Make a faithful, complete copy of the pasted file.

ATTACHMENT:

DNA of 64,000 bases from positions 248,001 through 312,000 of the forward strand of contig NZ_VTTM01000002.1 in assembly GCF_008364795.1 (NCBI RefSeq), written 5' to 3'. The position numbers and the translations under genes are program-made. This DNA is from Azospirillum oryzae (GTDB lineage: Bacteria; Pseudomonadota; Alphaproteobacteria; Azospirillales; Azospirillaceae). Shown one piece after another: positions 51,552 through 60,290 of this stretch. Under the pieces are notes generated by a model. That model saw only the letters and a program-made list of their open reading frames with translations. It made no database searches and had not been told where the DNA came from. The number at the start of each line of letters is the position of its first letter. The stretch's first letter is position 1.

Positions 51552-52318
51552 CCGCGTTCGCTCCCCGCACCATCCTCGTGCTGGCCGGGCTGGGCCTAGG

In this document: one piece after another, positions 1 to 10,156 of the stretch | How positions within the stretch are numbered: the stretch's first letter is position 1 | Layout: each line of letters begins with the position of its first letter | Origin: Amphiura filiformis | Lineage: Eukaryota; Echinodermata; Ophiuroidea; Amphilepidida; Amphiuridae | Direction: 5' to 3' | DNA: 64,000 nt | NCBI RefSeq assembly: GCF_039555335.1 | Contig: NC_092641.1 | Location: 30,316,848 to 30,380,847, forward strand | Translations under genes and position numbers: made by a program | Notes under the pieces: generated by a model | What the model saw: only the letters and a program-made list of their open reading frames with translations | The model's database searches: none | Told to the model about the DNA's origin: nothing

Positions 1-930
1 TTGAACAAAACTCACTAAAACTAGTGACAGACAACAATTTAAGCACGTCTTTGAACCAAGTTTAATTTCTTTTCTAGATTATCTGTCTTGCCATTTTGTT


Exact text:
DNA of 64,000 bases from positions 248,001 through 312,000 of the forward strand of contig NZ_VTTM01000002.1 in assembly GCF_008364795.1 (NCBI RefSeq), written 5' to 3'. The position numbers and the translations under genes are program-made. This DNA is from Azospirillum oryzae (GTDB lineage: Bacteria; Pseudomonadota; Alphaproteobacteria; Azospirillales; Azospirillaceae). Shown one piece after another: positions 51,552 through 60,290 of this stretch. Under the pieces are notes generated by a model. That model saw only the letters and a program-made list of their open reading frames with translations. It made no database searches and had not been told where the DNA came from. The number at the start of each line of letters is the position of its first letter. The stretch's first letter is position 1.

Positions 51552-52318
51552 CCGCGTTCGCTCCCCGCACCATCCTCGTGCTGGCCGGGCTGGGCCTAGG

In this document: one piece after another, positions 1 to 10,156 of the stretch | How positions within the stretch are numbered: the stretch's first letter is position 1 | Layout: each line of letters begins with the position of its first letter | Origin: Amphiura filiformis | Lineage: Eukaryota; Echinodermata; Ophiuroidea; Amphilepidida; Amphiuridae | Direction: 5' to 3' | DNA: 64,000 nt | NCBI RefSeq assembly: GCF_039555335.1 | Contig: NC_092641.1 | Location: 30,316,848 to 30,380,847, forward strand | Translations under genes and position numbers: made by a program | Notes under the pieces: generated by a model | What the model saw: only the letters and a program-made list of their open reading frames with translations | The model's database searches: none | Told to the model about the DNA's origin: nothing

Positions 1-930
1 TTGAACAAAACTCACTAAAACTAGTGACAGACAACAATTTAAGCACGTCTTTGAACCAAGTTTAATTTCTTTTCTAGATTATCTGTCTTGCCATTTTGTT